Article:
STEP ONE

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How to make your own Street Art

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ROLL OVER BANKSY… AND APOLOGIES TO DAVE…

I have been preparing for a gallery wall, and wanted to make some of my own artwork for it as well as using existing pieces.

I had started to hunt around for original prints, and found some images I really liked, but the artists’ works are REALLY expensive, and then they would need framing and so on.  So I thought I would pay homage instead and get creative for next to nothing.

I found this very cheeky artwork by Dave Buonaguidi.  He has worked in advertising for over 30 years, founding St. Luke’s, the world’s first Co-operative ad agency and most recently Karmarama in 2000. In 2003 he created the iconic MAKE TEA NOT WAR poster for the anti-war march. It now is part of the collection at the V&A and hangs in the Trento museum of modern art. He loves to make work that creates a reaction.  And this one really is a bit full on, but I like the text over a map.

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Obviously I needed to tone down the wording on my homage to this, I can just imagine the looks of horror from people visiting with kids if I copied the above verbatim!  So this is how I made my own version by changing the working to ‘I bloody love this place’, far less brutal text than the original but still a bit cheeky and a bit ‘English’.  I also have older teenage daughters who would not be offended than younger ones would be, so I think I can get away with it…. maybe… just!?

HOW TO MAKE YOUR STREET ART

I had a vintage framed map of Milan lying around in storage.  It has fond memories for me as I lived there for a few months many years ago, and had a blast whilst there.  So I thought it was a personal piece that I could adapt.  This was going to be the base of the artwork.  I carefully opened it up, and cleaned up the glass on both sides. I measured how much space I had free on the part of the print which would be visible when re-framed.

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Download the free font ‘Marigold’ from fontspace.com, and then you can make any text you want and it is a lovely curly handwritten font.  If you don’t want the bother of making your own document I enclose a pdf you can use but it does have my wording on it, be warned!

I then printed out my wording, in my case on A3 paper as my print is quite big.  Print with black ink.

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Breakfast Room makeover reveal

I have spent the last two days clambering around my breakfast room with paint in hand, and turning it from a very sedate and calm green into a zinging, intense deepest blue.  It all started with some botanical prints that I spotted online at  vintage printables.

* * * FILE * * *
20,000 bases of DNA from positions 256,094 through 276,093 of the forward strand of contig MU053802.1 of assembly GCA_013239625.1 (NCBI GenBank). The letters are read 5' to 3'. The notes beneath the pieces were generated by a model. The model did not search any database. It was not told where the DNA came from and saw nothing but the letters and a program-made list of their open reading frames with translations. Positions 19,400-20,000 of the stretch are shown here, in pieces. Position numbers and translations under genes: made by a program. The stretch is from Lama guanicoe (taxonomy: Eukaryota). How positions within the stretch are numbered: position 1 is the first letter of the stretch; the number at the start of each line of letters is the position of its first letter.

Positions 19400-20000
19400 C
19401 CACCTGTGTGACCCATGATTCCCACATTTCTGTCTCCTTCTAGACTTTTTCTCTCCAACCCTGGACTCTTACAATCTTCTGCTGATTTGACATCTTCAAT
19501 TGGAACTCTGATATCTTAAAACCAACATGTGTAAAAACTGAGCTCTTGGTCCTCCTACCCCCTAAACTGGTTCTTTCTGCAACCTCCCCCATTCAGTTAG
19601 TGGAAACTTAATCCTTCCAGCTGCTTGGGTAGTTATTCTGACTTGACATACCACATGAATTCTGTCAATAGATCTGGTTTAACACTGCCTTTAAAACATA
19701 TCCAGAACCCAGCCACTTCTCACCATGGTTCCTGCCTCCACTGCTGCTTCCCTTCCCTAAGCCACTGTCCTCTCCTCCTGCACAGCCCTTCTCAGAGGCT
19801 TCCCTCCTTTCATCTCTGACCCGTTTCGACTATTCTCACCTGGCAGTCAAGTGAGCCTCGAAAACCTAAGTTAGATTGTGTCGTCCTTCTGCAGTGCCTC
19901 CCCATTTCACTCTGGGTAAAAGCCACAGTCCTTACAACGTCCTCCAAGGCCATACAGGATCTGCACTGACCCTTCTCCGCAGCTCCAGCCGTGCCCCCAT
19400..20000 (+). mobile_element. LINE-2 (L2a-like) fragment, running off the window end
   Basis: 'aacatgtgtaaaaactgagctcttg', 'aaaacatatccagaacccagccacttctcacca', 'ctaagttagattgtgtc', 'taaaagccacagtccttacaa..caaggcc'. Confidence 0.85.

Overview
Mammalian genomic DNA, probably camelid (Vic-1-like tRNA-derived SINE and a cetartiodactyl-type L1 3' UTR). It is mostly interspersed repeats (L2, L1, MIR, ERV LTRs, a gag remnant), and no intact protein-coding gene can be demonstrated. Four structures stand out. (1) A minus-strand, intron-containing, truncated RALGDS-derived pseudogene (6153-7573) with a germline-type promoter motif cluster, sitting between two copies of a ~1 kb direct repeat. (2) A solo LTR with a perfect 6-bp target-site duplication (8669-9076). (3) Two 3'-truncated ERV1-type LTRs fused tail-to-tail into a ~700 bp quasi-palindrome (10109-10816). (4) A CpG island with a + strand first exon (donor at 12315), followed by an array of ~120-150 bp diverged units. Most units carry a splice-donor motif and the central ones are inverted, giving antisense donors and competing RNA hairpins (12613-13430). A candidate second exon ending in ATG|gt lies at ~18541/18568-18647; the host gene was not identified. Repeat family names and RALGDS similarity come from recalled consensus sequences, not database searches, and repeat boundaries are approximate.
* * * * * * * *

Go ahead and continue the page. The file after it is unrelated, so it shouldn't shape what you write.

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Dramatic botanical prints free for public use

These were really intense botanical images against dark backgrounds, and I fell in love with them.  I sent them off to be scaled up into large prints for the princely sum of £27, and then framed them into the existing frames that I had for my paler versions…  here is the room before:

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It is nice, but I have lived with Farrow and Ball tasteful pale shades for too long! I chose a really intense colour for the walls, skirting and cupboard surrounds called Basalt by the Little Greene Paint Company.  It is a really dark, dark blue, like squid ink:

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Basalt, a really very dark blue tone that looks black or grey in some light

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It’s a bit dark ?!

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Coat one on walls, too late to go back now…..

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Beginning to think it might work now…

I wanted to leave the original Victorian doors, floors and cupboards in their natural state.  As one end of the room has pale painted panelling, plus the door frames and window frame, I though these would be too dark in the Basalt, so I used Lime White by Farrow and Ball for these areas to freshen it up.  The rest of the room was painted in Basalt, and woe betide me if I ever have to paint it out again with a paler colour as it is very dark indeed!

I upcycled the old picture frames with the new prints, (I had 6 printed), and first of all hung them as they had originally been.  But then I decided to make the wall more exciting as the dark background is a great foil for artwork.

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Here are final photos of the completed room:

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Storage cabinet awaiting transformation

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Repurposed window frame as a mirror

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Orchids

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Gallery wall detail

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Gallery Wall

All that is left to do now is to is to overhaul the painted wood cupboard with the lamp on top, as it looks too pale for the room.  I am thinking a zesty green or something similar would work, and I may repaint the table legs to compliment it.